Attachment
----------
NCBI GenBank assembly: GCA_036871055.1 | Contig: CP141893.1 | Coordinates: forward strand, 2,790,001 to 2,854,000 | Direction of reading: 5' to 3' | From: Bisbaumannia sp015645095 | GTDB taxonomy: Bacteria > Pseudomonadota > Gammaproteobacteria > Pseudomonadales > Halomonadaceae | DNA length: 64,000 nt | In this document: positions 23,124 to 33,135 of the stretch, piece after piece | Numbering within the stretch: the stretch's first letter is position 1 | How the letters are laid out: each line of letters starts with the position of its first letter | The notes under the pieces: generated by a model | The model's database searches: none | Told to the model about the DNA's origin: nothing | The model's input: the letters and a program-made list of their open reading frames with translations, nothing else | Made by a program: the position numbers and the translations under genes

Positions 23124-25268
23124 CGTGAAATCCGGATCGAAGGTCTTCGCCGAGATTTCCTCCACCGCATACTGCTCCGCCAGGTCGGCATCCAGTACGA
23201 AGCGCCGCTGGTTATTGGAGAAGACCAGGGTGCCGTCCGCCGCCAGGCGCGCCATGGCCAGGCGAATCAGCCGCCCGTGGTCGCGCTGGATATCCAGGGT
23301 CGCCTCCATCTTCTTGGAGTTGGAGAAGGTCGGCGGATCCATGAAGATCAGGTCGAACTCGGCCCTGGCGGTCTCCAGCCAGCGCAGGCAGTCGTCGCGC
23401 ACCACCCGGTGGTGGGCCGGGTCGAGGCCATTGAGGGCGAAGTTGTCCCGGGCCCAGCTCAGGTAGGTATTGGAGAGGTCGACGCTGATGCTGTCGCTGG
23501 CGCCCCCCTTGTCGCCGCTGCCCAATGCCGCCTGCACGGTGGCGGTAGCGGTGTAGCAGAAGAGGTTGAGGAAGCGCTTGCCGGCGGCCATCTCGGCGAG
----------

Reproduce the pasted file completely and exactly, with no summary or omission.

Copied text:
NCBI GenBank assembly: GCA_036871055.1 | Contig: CP141893.1 | Coordinates: forward strand, 2,790,001 to 2,854,000 | Direction of reading: 5' to 3' | From: Bisbaumannia sp015645095 | GTDB taxonomy: Bacteria > Pseudomonadota > Gammaproteobacteria > Pseudomonadales > Halomonadaceae | DNA length: 64,000 nt | In this document: positions 23,124 to 33,135 of the stretch, piece after piece | Numbering within the stretch: the stretch's first letter is position 1 | How the letters are laid out: each line of letters starts with the position of its first letter | The notes under the pieces: generated by a model | The model's database searches: none | Told to the model about the DNA's origin: nothing | The model's input: the letters and a program-made list of their open reading frames with translations, nothing else | Made by a program: the position numbers and the translations under genes

Positions 23124-25268
23124 CGTGAAATCCGGATCGAAGGTCTTCGCCGAGATTTCCTCCACCGCATACTGCTCCGCCAGGTCGGCATCCAGTACGA
23201 AGCGCCGCTGGTTATTGGAGAAGACCAGGGTGCCGTCCGCCGCCAGGCGCGCCATGGCCAGGCGAATCAGCCGCCCGTGGTCGCGCTGGATATCCAGGGT
23301 CGCCTCCATCTTCTTGGAGTTGGAGAAGGTCGGCGGATCCATGAAGATCAGGTCGAACTCGGCCCTGGCGGTCTCCAGCCAGCGCAGGCAGTCGTCGCGC
23401 ACCACCCGGTGGTGGGCCGGGTCGAGGCCATTGAGGGCGAAGTTGTCCCGGGCCCAGCTCAGGTAGGTATTGGAGAGGTCGACGCTGATGCTGTCGCTGG
23501 CGCCCCCCTTGTCGCCGCTGCCCAATGCCGCCTGCACGGTGGCGGTAGCGGTGTAGCAGAAGAGGTTGAGGAAGCGCTTGCCGGCGGCCATCTCGGCGAG